One Hundred Lichens New to Quebec, Canada, and North America from the Gaspé Peninsula

In 2007, during an alpine ski touring trip in the backcountry of Parc national de la Gaspésie on the Gaspé Peninsula in eastern Quebec, I noticed a surprisingly rich lichen diversity. This discovery inspired me to begin an ongoing study of the park’s lichens.

I was not the first scientist drawn to Gaspé to explore lichens. In the late 1800’s, John Macoun, Canada’s first Dominion Botanist (and a lichenologist), collected specimens in the area that is now the park. In the early 1900’s, Merrit Fernald, a Harvard University professor and botanist, lead several trips to the region to study its plants and lichens.

A group of researchers pose in the field in 1923.

Merritt Fernald (furthest left) and his 1923 expedition team to the Gaspé Peninsula. Image: © Gray Herbarium Archives, Harvard University.

These pioneering collectors were the first of more than 40 researchers who have studied the park’s lichens. When I began my study, almost 300 lichen species were known in the park. There are now over 600 species, ranking the park among North America’s richest lichen locales.

Many of the new discoveries were made with the help of my colleagues during our annual gathering of lichenologists, the Tuckerman Workshop. We found 100 lichens in the park that had never been reported from Quebec. Twelve of these species are new to Canada and six of those are new to North America.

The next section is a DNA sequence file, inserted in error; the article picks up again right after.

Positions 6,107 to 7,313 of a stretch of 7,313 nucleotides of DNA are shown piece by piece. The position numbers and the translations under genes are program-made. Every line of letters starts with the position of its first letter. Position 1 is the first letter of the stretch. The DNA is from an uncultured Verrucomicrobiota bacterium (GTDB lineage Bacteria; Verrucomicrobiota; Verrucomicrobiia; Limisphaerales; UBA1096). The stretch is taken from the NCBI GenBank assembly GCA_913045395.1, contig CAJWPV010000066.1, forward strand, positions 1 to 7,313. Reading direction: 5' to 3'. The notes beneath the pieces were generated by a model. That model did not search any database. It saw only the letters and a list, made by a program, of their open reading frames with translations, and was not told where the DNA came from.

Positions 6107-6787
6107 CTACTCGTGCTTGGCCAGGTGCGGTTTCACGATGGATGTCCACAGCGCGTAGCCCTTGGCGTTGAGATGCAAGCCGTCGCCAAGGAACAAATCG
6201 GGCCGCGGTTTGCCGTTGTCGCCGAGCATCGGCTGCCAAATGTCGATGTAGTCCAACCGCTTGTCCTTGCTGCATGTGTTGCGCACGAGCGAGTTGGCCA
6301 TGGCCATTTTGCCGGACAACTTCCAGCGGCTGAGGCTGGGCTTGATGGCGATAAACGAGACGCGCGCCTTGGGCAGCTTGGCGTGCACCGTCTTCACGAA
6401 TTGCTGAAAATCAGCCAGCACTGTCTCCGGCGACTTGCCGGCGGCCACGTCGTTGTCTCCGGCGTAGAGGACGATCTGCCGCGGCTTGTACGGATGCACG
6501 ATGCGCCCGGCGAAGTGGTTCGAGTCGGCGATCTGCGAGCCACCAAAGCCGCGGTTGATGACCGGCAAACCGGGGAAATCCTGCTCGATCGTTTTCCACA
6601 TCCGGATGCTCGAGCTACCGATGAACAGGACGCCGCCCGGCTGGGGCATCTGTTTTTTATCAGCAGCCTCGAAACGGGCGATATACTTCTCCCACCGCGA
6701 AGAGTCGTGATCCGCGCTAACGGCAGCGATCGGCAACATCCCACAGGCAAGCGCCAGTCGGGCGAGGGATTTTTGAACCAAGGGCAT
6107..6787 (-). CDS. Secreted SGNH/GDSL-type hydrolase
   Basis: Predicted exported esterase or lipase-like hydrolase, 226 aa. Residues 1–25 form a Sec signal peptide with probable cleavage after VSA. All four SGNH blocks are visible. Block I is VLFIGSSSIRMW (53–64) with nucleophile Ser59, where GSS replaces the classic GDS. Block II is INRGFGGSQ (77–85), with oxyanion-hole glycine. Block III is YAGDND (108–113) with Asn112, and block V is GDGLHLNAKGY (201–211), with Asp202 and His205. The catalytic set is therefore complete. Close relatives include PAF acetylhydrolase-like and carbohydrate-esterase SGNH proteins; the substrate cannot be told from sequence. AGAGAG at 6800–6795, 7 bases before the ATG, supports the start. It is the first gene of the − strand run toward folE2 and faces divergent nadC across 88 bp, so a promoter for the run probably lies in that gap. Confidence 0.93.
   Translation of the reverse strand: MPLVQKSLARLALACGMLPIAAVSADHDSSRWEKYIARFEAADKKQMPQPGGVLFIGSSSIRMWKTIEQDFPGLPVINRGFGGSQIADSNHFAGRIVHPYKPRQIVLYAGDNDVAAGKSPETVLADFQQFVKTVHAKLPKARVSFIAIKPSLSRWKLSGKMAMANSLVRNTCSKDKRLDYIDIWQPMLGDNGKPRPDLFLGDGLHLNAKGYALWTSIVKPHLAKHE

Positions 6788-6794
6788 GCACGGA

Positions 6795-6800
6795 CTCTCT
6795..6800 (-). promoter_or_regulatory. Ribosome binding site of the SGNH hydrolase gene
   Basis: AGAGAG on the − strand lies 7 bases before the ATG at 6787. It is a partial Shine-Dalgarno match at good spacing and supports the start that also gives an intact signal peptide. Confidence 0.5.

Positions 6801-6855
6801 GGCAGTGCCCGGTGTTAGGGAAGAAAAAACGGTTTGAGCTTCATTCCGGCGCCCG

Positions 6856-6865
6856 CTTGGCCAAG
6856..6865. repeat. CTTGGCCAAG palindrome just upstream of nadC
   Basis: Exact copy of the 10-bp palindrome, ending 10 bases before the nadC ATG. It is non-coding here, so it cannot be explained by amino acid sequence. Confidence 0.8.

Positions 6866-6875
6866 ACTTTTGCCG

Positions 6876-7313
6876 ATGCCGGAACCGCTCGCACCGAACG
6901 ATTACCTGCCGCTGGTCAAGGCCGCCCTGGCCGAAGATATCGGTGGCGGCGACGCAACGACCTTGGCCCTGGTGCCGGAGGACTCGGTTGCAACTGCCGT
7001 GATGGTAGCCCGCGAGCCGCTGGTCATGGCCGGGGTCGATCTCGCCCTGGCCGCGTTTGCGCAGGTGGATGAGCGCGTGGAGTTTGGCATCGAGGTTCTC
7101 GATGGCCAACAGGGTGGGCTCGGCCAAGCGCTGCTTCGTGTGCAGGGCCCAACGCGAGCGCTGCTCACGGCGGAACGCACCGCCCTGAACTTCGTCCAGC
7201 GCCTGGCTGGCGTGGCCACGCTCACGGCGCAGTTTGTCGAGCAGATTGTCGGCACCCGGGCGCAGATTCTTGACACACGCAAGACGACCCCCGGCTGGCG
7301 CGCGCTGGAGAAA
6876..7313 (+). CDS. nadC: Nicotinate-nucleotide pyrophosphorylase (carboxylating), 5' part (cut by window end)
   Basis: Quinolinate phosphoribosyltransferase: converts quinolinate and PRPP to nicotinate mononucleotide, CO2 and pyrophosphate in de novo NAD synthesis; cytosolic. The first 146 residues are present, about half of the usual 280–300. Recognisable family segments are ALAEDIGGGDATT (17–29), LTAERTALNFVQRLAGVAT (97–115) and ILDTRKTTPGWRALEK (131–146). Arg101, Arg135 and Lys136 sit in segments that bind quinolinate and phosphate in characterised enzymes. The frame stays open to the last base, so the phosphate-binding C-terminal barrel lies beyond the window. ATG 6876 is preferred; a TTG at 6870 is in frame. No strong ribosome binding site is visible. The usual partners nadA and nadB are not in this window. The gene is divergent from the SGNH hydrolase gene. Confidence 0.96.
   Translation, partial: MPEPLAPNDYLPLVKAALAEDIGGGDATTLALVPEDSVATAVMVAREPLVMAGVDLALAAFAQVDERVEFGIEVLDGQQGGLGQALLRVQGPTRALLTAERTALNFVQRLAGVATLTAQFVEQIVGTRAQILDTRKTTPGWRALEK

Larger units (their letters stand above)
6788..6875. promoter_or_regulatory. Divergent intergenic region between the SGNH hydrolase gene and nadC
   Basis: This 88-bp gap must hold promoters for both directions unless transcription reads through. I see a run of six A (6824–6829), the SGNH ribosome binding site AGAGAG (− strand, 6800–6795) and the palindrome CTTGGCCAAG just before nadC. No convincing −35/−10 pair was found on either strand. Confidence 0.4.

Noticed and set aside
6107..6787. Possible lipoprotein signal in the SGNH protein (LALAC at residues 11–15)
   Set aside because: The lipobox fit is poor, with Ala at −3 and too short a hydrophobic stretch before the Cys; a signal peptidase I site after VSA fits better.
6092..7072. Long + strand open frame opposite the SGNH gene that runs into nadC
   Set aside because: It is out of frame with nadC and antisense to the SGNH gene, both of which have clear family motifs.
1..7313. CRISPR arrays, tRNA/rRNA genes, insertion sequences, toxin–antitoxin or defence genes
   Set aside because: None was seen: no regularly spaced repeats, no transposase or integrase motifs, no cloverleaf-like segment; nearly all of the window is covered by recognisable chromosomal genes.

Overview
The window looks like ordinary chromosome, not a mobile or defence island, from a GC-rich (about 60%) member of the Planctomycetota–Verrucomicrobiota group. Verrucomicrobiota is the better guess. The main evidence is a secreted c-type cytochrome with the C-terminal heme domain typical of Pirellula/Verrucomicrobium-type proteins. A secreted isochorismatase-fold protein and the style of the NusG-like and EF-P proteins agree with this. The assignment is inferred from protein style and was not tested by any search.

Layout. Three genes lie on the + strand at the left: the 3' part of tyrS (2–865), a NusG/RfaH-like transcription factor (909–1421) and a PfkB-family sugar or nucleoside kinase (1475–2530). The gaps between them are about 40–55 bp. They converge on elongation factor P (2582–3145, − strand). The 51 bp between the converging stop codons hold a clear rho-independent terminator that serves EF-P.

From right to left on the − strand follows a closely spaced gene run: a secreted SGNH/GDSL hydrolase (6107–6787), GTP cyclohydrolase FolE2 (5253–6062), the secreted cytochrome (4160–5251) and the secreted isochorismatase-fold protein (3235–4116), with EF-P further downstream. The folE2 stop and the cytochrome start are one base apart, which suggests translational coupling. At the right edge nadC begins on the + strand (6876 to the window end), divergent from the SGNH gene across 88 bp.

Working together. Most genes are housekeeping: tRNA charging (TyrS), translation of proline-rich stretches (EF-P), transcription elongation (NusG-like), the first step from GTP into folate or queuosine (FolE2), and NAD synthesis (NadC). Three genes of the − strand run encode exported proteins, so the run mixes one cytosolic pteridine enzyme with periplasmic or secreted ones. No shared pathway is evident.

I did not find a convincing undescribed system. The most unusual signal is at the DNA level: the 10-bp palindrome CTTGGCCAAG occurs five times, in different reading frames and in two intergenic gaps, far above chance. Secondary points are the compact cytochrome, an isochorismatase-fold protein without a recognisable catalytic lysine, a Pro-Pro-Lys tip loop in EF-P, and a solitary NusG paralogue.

A yellow lichen, alongside the map of known specimens in North America.

The North American distribution of the limestone sunshine lichen, Vulpicida juniperinus. The population in Parc national de la Gaspésie is marked with a red triangle. Image: R. Troy McMullin © Canadian Museum of Nature.

The rich lichen biota in Parc national de la Gaspésie is due to its diverse habitats, including old-growth woodlands, different forest types, lush river valleys, and a coastal influence. The mountain summits also have arctic-alpine environments and contain species that otherwise only grow in the western mountains and the Arctic. For example, the limestone sunshine lichen Vulpicida juniperinus is at its southern range limit in eastern North America in the park. The closest population occurs over 1000 km to the north.

A view of lush forested park from the peak of a hill.

Parc national de la Gaspésie from the summit of Mount Albert. Image: R. Troy McMullin © Canadian Museum of Nature.

My lichen study in the park will continue until all corners have been explored and the discovery of new species becomes infrequent.

This entry was posted in Botany, Fieldwork, Research, Uncategorized and tagged , , . Bookmark the permalink.

Leave a Reply

Fill in your details below or click an icon to log in:

WordPress.com Logo

You are commenting using your WordPress.com account. Log Out /  Change )

Google+ photo

You are commenting using your Google+ account. Log Out /  Change )

Twitter picture

You are commenting using your Twitter account. Log Out /  Change )

Facebook photo

You are commenting using your Facebook account. Log Out /  Change )

Connecting to %s